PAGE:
World Library  
Flag as Inappropriate
Email this Article


Article Id: WHEBN0001751751
Reproduction Date:

Title: Guaracha  
Author: World Heritage Encyclopedia
Language: English
Subject: Music of Cuba, Son montuno, Son (music), Danzón, Mambo (music)
Publisher: World Heritage Encyclopedia


Music of Cuba
General topics
Related articles
Specific forms
Religious music
Traditional music
Media and performance
Music awards Beny Moré Award
Nationalistic and patriotic songs
National anthem La Bayamesa
Regional music

The guaracha (Spanish: ) is a genre of Cuban popular music, of rapid tempo and with lyrics.[1][2] The word had been used in this sense at least since the late 18th and early 19th century.[3] Guarachas were played and sung in musical theatres and in low-class dance salons. They became an integral part of bufo comic theatre in the mid-19th century.[4] During the later 19th and the early 20th century the guaracha was a favourite musical form in the brothels of Havana.[5][6] The guaracha survives today in the repertoires of some trova musicians, conjuntos and Cuban-style big bands. .


  • Early uses of the word 1
    • Guaracha as a dance 1.1
  • Guarachas in bufo theatre 2
  • Lyrics 3
  • Guaracha in the 20th century 4
    • Guaracha in Puerto Rico 4.1
  • References 5
  • External links 6

Early uses of the word

Though the word may be historically of Spanish origin, its use in this context is of indigenous Cuban origin.[7] These are excerpts from reference sources, in date order: A Latin American carol "Convidando esta la noche" dates from at least the mid 17th century and both mentions and is a guaracha. It was composed or collected by Juan Garcia de Zespedes, 1620-1678, Puebla, Mexico. This is a Spanish guaracha, a musical style popular in Caribbean colonies. "Happily celebrating, some lovely shepherds sing the new style of juguetes for a guaracha. In this guaracha we celebrate while the baby boy is lost in dreams. Play and dance because we have fire in the ice and ice in the fire."

  • The Gazeta de Barcelona has a number of advertisements for music that mention the guaracha.[8] The earliest mention in this source is #64, dated 11 August 1789, where there is an entry that reads "...otra del Sr. Brito, Portugues: el fandango, la guaracha y seis contradanzas, todo en cifra para guitarra...". A later entry #83, 15 October 1796, refers to a "...guaracha intitulada Tarántula...".
  • "Báile de la gentualla casi desuado" (dance for the rabble, somewhat old-fashioned).[9] Leal comments on this: "The bailes de la gentualla are known on other occasions as bailes de cuna where people of different races mix. The guaracha employs the structure soloist–coro, that is to say, verses or passages vary between the chorus and the soloist, improvisation occurs, and references made to daily matters, peppered with crafty witticisms." [10]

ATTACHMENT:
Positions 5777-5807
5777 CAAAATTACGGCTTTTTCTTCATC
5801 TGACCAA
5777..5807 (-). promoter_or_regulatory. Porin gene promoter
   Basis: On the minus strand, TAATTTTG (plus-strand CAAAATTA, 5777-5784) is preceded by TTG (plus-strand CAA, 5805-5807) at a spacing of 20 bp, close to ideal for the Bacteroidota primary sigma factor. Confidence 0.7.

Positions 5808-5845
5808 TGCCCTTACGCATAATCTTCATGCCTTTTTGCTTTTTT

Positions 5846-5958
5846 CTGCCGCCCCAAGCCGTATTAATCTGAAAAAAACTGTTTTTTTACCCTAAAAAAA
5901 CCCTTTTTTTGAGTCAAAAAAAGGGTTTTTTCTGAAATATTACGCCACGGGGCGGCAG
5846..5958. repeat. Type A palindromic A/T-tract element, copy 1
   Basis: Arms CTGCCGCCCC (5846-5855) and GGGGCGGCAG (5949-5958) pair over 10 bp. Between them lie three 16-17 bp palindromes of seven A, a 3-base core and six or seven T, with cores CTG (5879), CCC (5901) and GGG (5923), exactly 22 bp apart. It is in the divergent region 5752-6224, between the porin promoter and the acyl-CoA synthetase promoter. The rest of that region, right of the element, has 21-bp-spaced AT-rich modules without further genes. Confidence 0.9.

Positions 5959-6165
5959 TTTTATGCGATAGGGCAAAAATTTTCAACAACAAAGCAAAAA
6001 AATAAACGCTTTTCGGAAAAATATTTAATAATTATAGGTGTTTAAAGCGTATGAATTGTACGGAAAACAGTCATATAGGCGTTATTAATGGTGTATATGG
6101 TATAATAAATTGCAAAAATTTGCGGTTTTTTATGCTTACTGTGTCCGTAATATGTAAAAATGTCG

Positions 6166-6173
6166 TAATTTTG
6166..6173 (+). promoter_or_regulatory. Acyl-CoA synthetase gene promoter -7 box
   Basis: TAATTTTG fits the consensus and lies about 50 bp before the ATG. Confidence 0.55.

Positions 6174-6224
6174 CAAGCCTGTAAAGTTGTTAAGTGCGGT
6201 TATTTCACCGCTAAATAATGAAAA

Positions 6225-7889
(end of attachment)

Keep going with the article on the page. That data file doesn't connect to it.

• "Una canción popular que se canta a coro... Música u orquesta pobre, compuesta de acordeón o guitarra, güiro, maracas, etc". (a popular song, which is sung alternately (call & response?)... humble music and band &c).[11]
  • "Cierto género musical" (a particular genre of music).[12]

These references are all to music; but whether of the same type is not quite clear. The usage of guaracha is sometimes extended, then meaning, generally, to have a good time. A different sense of the word means jest or diversion.

Guaracha as a dance

There is little evidence as to what style of dance was originally performed to the guaracha in Cuba. Some engravings from the 19th century suggest that it was a dance of independent couples, that is, not a sequence dance such as the contradanza.[13] The prototype independent couples dance was the waltz (early 19th century Vals in Cuba). The first creole dance form in Cuba known for certain to be danced by independent couples was the danzón. If the guaracha is an earlier example, this would be interesting from a dance history point of view.

Guarachas in bufo theatre

During the 19th century, the bufo theatre, with its robust humour, its creolized characters and its guarachas, played a part in the movement for the emancipation of slaves and the independence of Cuba. They played a part in criticising authorities, lampooning public figures and supporting heroic revolutionaries.[14][15] Satire and humour are significant weapons for a subjugated people.